Jessica Nash and Matthew Burch Awarded NSF Research Fellowships

April 22nd, 2013

Matthew Burch and Jessica Nash, graduate students in the Department of Materials Science and Engineering, have been awarded National Science Foundation Graduate Research Fellowships. The program recognizes and supports outstanding graduate students in NSF-supported science, technology, engineering, and mathematics disciplines who are pursuing research-based master's and doctoral degrees at accredited United States institutions. NSF Fellows are anticipated to become knowledge experts who can contribute significantly to research, teaching, and innovations in science and engineering. *

Jessica's proposed research involves using experimental and computational techniques to understand and improve DNA nanotechnology. As a field, DNA nanotechnology aims to use the biological self-assembly properties of DNA to create complex nanomaterials. Engineered DNA materials are being used to create systems which can communicate with cells, treat diseases, and act as components in molecular electronic devices. However, several challenges remain to be addressed to improve engineered materials. These include improved efficiency of formation, responsiveness of the final structure, control over hybridization dynamics, and interaction with other molecules for DNA based nanocomposites and smart materials. She plans to utilize multiscale modeling and experimental techniques to characterize the properties of engineered DNA structures. Jessica will work with Prof. LaBean's DNA nanotechnology group and Prof. Yingling's computational soft materials research group, both in MSE at NC State University.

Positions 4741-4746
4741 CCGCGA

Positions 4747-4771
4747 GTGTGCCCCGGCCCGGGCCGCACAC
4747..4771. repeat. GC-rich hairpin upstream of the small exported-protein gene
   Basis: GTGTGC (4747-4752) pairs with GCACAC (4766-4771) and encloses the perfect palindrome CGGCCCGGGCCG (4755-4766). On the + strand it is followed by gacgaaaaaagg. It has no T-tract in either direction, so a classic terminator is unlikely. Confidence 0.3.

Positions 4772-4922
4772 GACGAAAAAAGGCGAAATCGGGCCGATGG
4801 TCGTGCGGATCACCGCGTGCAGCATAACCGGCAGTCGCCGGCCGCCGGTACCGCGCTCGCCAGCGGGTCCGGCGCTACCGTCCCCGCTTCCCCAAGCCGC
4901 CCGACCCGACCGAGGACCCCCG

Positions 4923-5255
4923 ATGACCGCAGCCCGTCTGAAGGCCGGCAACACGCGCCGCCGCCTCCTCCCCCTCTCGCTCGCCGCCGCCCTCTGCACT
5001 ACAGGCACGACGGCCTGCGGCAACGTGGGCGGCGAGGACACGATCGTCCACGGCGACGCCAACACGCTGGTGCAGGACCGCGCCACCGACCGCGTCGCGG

Matt's proposed research will focus on the characterization of flux-grown barium titanate and barium strontium titanate thin films for future electronic device applications. The flux impacts the microstructure of the thin films by increasing the kinetics of mass transport, which results in large-grained, dense films as opposed to samples without flux that are smaller grained and porous. Matt uses electron microscopy to analyze how the flux facilitates this transport and analyze other effects the flux causes within the microstructure that could affect the electronic properties of the material. Matt utilizes a number of advanced experimental techniques including an in situtransmission electron microscopy annealing that will allows observation of how the films microstructure forms with and without flux present. The eventual goal is to understand the kinetics of the annealing process with the flux present in order to optimize the microstructure for maximum performance for future electronic devices. Matt will work with Prof. Dickey's electron microscropy group and Prof. Maria's thin films group, both in MSE at NC State University.

North Carolina State University